Perennial City simplifies consumer composting in Clayton

CLAYTON – Beth Grollmes-Kiefer and her husband, Tim, launched Perennial City in January of this year in their neighborhood, Skinker DeBaliviere. Nine months later, they have reached 50 neighborhoods, including Clayton, in the St. Louis area to provide compost services.

“We were always interested in farming and agriculture,” said Grollmes-Kiefer. “When Tim and I met, the first thing that we talked about was farming and how it was something that we always wanted to do. It’s so cool that we get to do something that’s always been a dream of ours.”


Grollmes-Kiefer said that she and her husband read an article in “Mother Earth News” about a business in Arizona that offered subscription-based composting. They began to envision how something like that would work in St. Louis and rang in the new year with the launch of Perennial City. They went door to door to hang up fliers and received sign ups for the service that same day.

“Urban farming is perfect for St. Louis because there is so much vacant land that needs some TLC,” said Grollmes-Kiefer.

They were able to acquire about 3 acres of vacant land in the city’s Visitation Park neighborhood through the city’s Land Reutilization Authority. They turned the land into an urban farm and use it to create compost from the compostable goods that they pick up from their subscribers homes.

The couple is excited to have this opportunity of urban farming that they are able to keep very local and to show it “as an example that it works in a city,” said Grollmes-Kiefer. “It’s a valid career choice that works for a community. It doesn’t have to sacrifice other things, it’s just beneficial to the community.”

After nine months, Perennial City has been able to accomplish its launch and reach across the St. Louis area into many different neighborhoods. The next goal on the Kiefer’s minds is to get in deeper into the neighborhoods where they already have subscribers.

“We add new neighborhoods based on demands and seeing where listings are wanted,” said Grollmes-Kiefer.

Perennial City reaches neighborhoods by current subscribers being excited about finding a solution for their compost. They also have an instagram page and their door-hangers that help get the word out to neighborhoods.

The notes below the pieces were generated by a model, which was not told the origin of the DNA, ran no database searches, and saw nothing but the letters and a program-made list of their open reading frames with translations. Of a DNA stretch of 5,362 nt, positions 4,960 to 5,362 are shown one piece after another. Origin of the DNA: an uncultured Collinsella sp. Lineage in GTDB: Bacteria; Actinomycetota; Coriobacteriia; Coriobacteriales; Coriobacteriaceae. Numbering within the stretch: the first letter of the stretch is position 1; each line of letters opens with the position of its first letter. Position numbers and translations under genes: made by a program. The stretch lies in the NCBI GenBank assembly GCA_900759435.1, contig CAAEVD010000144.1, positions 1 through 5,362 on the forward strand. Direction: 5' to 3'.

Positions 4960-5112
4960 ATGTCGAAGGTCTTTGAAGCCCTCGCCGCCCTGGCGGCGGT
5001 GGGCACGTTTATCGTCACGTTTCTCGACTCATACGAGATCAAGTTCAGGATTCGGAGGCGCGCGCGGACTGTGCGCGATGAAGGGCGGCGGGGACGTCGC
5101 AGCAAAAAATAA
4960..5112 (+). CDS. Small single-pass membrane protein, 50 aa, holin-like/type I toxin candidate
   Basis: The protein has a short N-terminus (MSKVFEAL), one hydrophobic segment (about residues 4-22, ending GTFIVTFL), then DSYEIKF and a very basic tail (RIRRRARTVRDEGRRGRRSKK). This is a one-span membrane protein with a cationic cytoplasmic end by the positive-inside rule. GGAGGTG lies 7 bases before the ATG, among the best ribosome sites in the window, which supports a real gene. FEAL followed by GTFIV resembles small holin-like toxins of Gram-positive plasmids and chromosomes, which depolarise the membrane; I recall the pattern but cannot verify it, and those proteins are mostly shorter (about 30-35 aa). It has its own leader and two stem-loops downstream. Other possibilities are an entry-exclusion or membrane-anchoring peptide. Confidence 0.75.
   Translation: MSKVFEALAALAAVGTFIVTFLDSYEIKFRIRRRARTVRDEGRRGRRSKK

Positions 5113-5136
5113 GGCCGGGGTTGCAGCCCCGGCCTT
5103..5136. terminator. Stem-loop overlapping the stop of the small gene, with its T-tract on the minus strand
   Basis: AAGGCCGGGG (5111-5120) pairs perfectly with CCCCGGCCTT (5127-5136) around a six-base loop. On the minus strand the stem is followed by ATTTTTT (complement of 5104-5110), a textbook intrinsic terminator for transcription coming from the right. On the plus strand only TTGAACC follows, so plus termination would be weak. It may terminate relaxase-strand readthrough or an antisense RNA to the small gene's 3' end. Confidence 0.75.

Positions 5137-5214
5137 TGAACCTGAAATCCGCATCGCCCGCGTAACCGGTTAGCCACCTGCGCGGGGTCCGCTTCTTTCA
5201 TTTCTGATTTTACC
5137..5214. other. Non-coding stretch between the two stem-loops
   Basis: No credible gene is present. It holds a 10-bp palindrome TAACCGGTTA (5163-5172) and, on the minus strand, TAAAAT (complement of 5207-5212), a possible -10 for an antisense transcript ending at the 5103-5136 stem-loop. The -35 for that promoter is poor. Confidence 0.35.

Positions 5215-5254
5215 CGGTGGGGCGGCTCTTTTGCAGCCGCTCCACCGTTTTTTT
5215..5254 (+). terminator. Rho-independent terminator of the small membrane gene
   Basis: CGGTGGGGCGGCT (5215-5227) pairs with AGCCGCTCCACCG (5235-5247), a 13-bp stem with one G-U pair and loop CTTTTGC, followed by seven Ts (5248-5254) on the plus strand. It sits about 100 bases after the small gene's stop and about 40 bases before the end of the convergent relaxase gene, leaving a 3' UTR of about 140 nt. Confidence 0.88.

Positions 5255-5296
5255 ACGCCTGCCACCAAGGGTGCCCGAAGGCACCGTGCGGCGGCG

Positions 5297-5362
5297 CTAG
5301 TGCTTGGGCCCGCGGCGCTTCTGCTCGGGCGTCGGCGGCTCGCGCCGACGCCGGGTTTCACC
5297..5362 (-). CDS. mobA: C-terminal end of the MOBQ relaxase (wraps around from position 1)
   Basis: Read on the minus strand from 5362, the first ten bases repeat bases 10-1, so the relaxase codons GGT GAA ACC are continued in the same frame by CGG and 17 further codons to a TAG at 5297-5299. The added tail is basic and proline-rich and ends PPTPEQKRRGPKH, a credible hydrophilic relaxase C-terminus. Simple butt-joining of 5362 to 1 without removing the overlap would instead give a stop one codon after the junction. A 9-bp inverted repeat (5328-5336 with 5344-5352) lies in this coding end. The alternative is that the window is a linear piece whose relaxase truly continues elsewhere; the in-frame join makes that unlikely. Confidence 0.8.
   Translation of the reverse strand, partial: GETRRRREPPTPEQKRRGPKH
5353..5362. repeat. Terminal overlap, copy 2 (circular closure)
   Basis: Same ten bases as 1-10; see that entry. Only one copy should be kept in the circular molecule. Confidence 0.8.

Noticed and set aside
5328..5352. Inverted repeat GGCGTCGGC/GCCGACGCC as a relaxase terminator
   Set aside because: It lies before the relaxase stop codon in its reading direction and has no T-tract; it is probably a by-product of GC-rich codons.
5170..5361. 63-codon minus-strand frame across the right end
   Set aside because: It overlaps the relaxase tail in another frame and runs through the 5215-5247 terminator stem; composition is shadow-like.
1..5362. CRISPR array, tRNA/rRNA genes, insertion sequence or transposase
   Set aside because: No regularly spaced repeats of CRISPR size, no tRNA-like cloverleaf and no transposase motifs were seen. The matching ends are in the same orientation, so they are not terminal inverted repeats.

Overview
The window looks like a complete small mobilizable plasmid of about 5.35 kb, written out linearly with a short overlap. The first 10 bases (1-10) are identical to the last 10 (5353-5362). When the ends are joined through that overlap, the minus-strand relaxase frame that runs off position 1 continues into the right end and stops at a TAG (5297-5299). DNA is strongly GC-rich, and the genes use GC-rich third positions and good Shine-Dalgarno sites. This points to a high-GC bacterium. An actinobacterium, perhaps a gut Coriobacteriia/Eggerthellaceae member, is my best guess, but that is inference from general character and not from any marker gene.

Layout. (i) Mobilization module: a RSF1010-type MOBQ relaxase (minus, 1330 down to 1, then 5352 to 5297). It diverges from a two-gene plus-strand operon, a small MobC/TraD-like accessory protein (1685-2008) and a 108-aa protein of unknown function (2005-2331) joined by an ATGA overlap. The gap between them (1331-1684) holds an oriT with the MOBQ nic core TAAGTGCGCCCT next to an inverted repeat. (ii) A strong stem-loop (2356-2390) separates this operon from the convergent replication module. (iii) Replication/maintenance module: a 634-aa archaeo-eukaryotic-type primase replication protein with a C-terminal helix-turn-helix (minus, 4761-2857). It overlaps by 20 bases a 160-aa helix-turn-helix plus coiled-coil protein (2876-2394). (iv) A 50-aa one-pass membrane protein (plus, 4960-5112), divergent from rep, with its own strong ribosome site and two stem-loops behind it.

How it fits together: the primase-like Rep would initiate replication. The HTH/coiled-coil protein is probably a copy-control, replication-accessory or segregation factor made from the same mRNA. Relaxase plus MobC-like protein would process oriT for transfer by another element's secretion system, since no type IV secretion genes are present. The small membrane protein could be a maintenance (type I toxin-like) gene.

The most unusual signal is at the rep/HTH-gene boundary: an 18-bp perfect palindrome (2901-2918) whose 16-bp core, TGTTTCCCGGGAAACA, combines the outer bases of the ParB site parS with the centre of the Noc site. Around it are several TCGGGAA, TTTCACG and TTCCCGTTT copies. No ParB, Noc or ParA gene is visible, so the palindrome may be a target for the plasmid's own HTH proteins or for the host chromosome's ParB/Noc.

“We don’t have a specific demographic,” said Grollmes-Kiefer. “We have a very diverse group of subscribers and having them excited about the service is what brings us new sign-ups.”

They are currently doing prep work to have a commercial garden by next year that will be available initially to their subscribers. The idea is that when subscribers choose to have pick-up services, they will also be able to choose whether or not they would like different goods from the garden.


“We already have chickens laying eggs,” said Grollmes-Kiefer. “Being in an urban area, we don’t have as much space as a rural farm to plant goods that need to stay in the ground for longer periods. We want to plant goods that have a quick turnover.”

One of the things that Grollmes-Kiefer loves about the business is doing the pick-ups, saying that she gets to drive around parts of St. Louis that she wouldn’t normally get the chance to do and eat at different, new places.

“Tim and I both love St. Louis,” said Grollmes-Kiefer. “Everyone here knows that it’s a cool city with many amazing opportunities, especially in this day and age. Our subscribers are nice and awesome and leave little notes in their buckets for pick-up.”

Grollmes-Kiefer said that there is so much support from the community, which brings a lot of reassurance to her and her husband when they feel like they are going crazy tackling on the work necessary to help build Perennial City.

They are doing a “give back” this fall to their subscribers. Gollmes-Kiefer said that it is a six-month process of picking up food traps from households and turning it into compost. This fall, their subscribers will be getting the compost back to use in their gardens or for plants in their homes.